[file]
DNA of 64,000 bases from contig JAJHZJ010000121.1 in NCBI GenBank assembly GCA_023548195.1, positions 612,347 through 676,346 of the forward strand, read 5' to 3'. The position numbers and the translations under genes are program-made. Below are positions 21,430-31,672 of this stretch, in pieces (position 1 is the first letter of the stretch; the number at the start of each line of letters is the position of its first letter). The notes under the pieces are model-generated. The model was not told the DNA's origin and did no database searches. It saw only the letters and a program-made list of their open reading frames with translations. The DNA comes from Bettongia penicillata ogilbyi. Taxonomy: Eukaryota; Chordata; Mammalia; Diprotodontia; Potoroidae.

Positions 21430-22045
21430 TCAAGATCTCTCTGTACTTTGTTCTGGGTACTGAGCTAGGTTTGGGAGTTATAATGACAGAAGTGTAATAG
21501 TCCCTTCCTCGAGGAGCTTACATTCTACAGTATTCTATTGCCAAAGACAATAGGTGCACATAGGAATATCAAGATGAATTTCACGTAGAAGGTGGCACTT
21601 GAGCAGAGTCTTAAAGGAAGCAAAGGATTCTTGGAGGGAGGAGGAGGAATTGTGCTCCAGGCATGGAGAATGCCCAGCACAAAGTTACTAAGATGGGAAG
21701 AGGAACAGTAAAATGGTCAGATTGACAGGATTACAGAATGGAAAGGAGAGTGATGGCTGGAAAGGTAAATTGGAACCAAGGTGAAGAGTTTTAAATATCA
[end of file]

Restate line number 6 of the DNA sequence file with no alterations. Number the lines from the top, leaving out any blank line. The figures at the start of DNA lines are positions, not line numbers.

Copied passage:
21701 AGGAACAGTAAAATGGTCAGATTGACAGGATTACAGAATGGAAAGGAGAGTGATGGCTGGAAAGGTAAATTGGAACCAAGGTGAAGAGTTTTAAATATCA